G I D W I P 2 0 | L O S T A N D
F O U N D
Royal College of Art / January 29th — February 2nd A research report with an outlook on design obstacles and responsibilities of global designers.
M A T E R I A L R E S E A R C H [P A L M S H E A T H]
A project by Hanne Viehmann
G L O B A L O U T L O O K
O F D E S I G N]
[C O M P L E X I T Y
[C U L T U R A L A P P R O P R I A T I O N] In collaboration with Nanyang University, Singapore
[D E M O C R A T I C D E S I G N]
M A T E R I A L R E S E A R C H [P A L M S H E A T H] [S O U T H E A S T A S I A ]
G L O B A L O U T L O O K [C O M P L E X I T Y O F D E S I G N] [C U L T U R A L A P P R O P R I A T I O N] [D E M O C R A T I C D E S I G N]
leaf base “sheath”
M A T E R I A L R E S E A R C H [P A L M S H E A T H] The Material How might we create new materials out of leaf sheaths, to be manufactured in traditional and cultural valuable techniques ? Palm trees grow in tropical or subtropical climates, like Southeast Asia. All around the world, 181 genera with around 2600 species are known which show a diverse range of physical characteristics and compounds. The largest leaf sheaths can be found on palms with a distinctive crownshaft like the Royal palm and the most colourful ones come from the Juçara palm with its bright orangered-purple shaft. Both palm species originally belong to American regions where the sheath is used for lightweight composite materials. The oil palm, which is the most planted genera and forested in Indonesia, unfortunately does not have comparable leaf sheaths. New materials, made out of the still unexplored and complex part of the palm tree – sheath, could mean a great opportunity not only for the craftsmen in Southeast Asia but also America and other tropical regions. The leaf sheaths have got a similar colour to the trunk on the outside and show a range of brown-orange-red-purple on the inside. The appearance has a great natural beauty and the diverse properties of the sheath are great inspirations for design and craft. The new materials could continue on the local crafts and business opportunities for the locals, the freedom of creation and support the development of future solutions.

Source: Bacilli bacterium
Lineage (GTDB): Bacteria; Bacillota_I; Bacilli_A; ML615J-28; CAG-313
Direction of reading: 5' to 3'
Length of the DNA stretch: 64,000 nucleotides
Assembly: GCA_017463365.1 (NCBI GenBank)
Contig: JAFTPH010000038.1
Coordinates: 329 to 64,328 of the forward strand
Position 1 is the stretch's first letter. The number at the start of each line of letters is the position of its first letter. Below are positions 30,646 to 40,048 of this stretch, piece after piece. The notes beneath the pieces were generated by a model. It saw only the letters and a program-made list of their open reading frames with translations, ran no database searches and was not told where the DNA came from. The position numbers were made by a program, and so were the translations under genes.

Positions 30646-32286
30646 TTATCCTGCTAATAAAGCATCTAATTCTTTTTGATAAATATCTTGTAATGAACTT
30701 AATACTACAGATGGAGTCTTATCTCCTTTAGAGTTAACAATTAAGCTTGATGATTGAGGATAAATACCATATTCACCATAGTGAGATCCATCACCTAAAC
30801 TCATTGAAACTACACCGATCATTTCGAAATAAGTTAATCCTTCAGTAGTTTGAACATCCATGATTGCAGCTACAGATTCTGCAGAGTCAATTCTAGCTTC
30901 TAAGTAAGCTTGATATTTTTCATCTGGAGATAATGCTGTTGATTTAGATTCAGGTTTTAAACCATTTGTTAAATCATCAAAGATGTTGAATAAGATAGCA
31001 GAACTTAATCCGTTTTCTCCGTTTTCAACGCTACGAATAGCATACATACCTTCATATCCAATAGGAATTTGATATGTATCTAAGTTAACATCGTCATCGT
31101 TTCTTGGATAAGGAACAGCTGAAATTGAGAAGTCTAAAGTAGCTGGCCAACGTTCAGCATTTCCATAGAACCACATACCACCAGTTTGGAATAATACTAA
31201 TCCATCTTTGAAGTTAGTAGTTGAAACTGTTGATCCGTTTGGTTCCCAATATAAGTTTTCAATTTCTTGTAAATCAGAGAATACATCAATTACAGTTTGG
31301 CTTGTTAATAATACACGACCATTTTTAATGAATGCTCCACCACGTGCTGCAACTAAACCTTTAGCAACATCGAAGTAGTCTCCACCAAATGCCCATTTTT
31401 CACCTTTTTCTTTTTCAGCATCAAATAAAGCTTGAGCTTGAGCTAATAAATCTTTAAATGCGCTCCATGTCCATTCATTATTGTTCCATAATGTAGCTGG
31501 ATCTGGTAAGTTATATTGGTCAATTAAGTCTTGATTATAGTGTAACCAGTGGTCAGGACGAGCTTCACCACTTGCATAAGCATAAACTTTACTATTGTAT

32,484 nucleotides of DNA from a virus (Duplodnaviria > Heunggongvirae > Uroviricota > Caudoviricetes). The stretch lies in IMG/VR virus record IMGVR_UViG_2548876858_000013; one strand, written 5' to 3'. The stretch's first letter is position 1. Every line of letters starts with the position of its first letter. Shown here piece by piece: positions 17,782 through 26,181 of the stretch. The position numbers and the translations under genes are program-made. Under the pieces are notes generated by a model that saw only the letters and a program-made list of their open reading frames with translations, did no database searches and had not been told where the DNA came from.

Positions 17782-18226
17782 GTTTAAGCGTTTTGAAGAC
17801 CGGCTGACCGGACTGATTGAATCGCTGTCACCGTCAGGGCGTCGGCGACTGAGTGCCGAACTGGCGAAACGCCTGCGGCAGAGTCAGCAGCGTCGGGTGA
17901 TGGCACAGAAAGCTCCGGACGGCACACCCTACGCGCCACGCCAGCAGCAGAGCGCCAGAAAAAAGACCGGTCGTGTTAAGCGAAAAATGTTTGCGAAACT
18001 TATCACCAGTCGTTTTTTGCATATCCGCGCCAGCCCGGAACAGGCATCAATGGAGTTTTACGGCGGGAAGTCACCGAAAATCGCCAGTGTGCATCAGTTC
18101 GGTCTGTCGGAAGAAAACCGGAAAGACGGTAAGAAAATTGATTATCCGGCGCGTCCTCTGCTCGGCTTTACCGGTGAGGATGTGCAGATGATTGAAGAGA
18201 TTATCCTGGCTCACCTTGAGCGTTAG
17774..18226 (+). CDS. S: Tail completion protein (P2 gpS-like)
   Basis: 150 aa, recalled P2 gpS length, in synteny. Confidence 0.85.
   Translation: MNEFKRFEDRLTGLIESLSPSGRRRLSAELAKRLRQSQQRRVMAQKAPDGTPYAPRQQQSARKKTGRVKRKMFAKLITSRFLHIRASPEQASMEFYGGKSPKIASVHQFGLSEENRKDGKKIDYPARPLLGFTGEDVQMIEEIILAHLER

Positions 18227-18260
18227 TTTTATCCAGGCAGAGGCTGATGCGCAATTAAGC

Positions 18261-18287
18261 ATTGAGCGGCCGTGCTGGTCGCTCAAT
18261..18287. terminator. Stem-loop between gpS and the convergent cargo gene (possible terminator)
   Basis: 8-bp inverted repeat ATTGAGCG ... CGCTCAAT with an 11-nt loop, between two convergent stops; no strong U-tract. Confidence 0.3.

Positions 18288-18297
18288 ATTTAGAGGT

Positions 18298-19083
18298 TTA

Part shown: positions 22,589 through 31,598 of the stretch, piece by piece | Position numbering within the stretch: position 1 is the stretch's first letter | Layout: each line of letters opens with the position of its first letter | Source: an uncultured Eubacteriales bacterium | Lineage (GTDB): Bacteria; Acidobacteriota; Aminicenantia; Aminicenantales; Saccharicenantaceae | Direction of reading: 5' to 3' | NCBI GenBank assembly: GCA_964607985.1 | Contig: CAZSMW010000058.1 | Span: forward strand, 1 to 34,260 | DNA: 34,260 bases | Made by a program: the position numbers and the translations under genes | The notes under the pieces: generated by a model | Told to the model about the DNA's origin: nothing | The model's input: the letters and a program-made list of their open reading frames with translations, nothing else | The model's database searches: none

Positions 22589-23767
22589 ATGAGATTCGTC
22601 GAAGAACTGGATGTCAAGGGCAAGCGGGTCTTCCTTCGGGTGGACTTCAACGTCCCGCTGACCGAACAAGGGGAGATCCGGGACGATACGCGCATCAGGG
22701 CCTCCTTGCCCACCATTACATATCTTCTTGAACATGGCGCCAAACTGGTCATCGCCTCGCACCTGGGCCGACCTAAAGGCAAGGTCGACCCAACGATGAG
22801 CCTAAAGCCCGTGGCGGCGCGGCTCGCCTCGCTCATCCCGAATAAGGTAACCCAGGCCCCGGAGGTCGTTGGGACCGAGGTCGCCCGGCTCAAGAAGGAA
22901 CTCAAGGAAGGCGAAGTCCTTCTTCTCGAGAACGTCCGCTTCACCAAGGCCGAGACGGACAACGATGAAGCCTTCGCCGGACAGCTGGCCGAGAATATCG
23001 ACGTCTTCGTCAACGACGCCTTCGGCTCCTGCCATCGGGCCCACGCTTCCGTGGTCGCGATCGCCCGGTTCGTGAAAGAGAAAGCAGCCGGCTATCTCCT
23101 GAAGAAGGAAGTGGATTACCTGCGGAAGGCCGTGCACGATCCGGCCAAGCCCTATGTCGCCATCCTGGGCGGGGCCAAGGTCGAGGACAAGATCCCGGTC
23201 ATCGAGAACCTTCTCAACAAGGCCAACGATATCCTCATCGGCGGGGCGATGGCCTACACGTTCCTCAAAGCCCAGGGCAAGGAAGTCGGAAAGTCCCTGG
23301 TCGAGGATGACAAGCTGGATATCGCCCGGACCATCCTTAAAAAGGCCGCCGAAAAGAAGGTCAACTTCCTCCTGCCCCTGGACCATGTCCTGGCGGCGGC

techniques and increase available possibilities. The new products could extend
F I E L D R E S E A R C H [C R A F T S I N S O U T H E A S T A S I A ] The Region Designing products “Made in Southeast Asia” Getting to know local crafts, traditions and designs made out of natural fibres. On the Philippine island Cebu, The rivers of Thailand are overgrown by
the craftsmen manufacture
water hyacinths. The leaves are a great
with different natural fibres like
material for weaving hats, baskets, after
bamboo and pandan (the plant
drying the leaves for two month.
for green food colouring). They
Thailand is most famous for their silk
are weaving mats and hats as
production and weaving silk fabrics.
well as knotting baskets.
The Philippines, Cebu
Singapore Singapore is a young country and a broad combination of many cultures, like Malay, Indonesian, Indian, and Chinese. The local crafts are a diverse and modern mix of traditions and techniques. Indonesia, West Java Java traditionally manufactures wooden shoes with rich ornamental carvings and a recognisable construction with a wooden ball to support the heel. Many regions are also known for their outstanding and unique techniques in weaving bamboo baskets, hats and bags.